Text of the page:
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›Backstage‹ 17/07/2021—28/08/2021

›Backstage‹ 17/07/2021—28/08/2021

Deniz Alt | Markus Brenner | Patrick Cierpka | Jan Davidoff | Lennart Grau | Axel Jimenez | Marc Jung | Brett Murray | Jirka Pfahl | Römer + Römer | Jukka Rusanen | Lars Teichmann |Peter Vink | Danil Yordanov

Frankfurt 17/07/2021—28/08/2021

The exhibition ›BACKSTAGE‹ in the Lachenmann Art Frankfurt gallery presents a variety of works from different genres in an unconventionally refreshing exhibition format. Away from solo shows and theme-related exhibitions, this format offers a new look behind the scenes. Comparable to a studio visit, an exciting selection of the diverse and unique artistic positions is staged on the upper floor. The focus here is primarily on the gallery artists, whose works interact with each other in the space and open up a dynamic dialogue.

In the architectural-figurative moments of his works and the shadowy blurring of what is depicted, Deniz Alt questions his own identity and the social dialectic in dealing with existential political issues.

Markus Brenner also focuses on existential positions with his characteristic fish photographs. There is always a complexity that moves between transience, consumer and environmental criticism, and fashion statements.

Wave-like light effects and reflections are an essential part of the themes in Patrick Cierpka's oeuvre. Whether light shines through the colorful leaves of the trees or is reflected on the water at night - the nature-inspired painting enchants every viewer.

Lennart Grau's relief-like paintings are created by applying bright colors in a pasty manner. The figures, streaked with paint, are always faceless, but their clothing and staging suggest a historical context, albeit one that is expressively distorted.

With Axel Jimenez, the Lachenmann Art gallery presents a new artist in its gallery program. The South American's works are expressed through both painting and drawing, mixing colorful forms with writing, rap lyrics and the rhythm of the hip-hop music scene.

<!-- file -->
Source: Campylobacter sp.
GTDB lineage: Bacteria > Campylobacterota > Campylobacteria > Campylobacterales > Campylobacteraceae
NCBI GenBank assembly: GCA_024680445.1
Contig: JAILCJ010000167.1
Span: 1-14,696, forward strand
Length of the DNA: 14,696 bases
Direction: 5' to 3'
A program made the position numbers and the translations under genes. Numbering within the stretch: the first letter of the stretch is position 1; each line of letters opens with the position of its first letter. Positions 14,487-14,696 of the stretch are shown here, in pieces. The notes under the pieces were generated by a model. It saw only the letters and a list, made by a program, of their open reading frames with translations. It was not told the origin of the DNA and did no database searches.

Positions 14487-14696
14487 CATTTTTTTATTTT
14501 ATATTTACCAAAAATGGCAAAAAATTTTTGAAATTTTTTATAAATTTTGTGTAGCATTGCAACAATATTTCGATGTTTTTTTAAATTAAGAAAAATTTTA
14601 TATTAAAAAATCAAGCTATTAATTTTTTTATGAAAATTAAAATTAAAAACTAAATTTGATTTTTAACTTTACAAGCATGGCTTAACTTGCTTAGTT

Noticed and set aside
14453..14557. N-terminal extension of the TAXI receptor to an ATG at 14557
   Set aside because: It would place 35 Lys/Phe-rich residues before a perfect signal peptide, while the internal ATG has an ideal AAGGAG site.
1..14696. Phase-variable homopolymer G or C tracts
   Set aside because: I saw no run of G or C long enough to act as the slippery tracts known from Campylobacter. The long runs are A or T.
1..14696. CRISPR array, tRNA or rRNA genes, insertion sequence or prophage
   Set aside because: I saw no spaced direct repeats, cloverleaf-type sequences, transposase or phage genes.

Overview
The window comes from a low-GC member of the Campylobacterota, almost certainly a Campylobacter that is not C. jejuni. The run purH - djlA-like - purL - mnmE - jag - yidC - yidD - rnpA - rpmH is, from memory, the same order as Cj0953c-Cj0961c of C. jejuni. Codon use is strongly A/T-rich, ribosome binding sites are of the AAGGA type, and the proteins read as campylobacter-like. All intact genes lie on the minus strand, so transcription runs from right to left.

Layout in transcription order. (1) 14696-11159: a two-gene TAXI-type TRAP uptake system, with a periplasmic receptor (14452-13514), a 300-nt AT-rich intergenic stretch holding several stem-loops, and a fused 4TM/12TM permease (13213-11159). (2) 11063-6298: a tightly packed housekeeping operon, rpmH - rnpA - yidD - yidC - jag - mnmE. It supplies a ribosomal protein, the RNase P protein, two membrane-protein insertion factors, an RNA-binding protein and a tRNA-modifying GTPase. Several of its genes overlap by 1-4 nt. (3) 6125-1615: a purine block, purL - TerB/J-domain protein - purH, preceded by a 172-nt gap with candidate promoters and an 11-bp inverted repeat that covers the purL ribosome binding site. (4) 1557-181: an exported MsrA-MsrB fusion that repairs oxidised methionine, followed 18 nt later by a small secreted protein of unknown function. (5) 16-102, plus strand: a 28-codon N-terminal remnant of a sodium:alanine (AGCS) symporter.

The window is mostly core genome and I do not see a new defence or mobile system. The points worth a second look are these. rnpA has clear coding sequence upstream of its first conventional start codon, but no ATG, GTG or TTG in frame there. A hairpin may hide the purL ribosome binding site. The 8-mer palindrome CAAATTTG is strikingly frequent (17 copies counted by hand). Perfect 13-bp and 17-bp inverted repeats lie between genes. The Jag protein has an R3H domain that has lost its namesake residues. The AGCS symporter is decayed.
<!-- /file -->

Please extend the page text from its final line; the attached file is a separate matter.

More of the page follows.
Marc Jung questions social constructs with his colorful and expressive works. He orientates himself on the zeitgeist of a young generation, quotes pop culture and draws attention to social conditions with bright colors.

The South African artist Brett Murray uses his wall objects to draw attention to the issue of Eurocentrism and Afrocentrism. He wants to change people's perspectives and opinions through satirical and tragic reflection on the issues.

Jirka Pfahl and his endless paper folds, which are based on mathematical formulas, develop their full effect through plays of light and shadow, light and dark, and depending on the viewing angle, new patterns can always be recognized.

The artist couple Römer + Römer focus on pulsating snapshots of our social life in their art. The artists place countless individual dots on the canvas, which, similar to pointillism, are created in the mind - a play of vibrating life that creates an image when viewed from a distance.

The powdery, light paintings of the Finnish artist Jukka Rusanen fluctuate between figuration and expressivity. The abstract structures, which nevertheless reveal forms, float elegantly on the canvas and often quote important works in art history.

Lars Teichmann's colorful still lifes, like his portrait paintings, are charged with quotations from the art historical past. The objects and bodies in a pastose manner are intentionally kept abstract for reception in order to make the initial perception of the image challenging.

 The light installation by the famous Dutch light artist Peter Vink seems to be the beginning of an endless staircase and invites you into the gallery's exhibition rooms. The shimmering structure oscillates through perception and thus simulates the materiality of the bluish steps.

Danil Yordanov's monochrome graphite works unfold a timeless dynamic through their individual structures. The works, which initially seem timid, develop a monumental aura with their robust substance that catches the eye and thus rounds off the studio-like atmosphere and unpretentious presentation style in our rooms. – Lachenmann Art

Installation views: Credits Eric Tschernow

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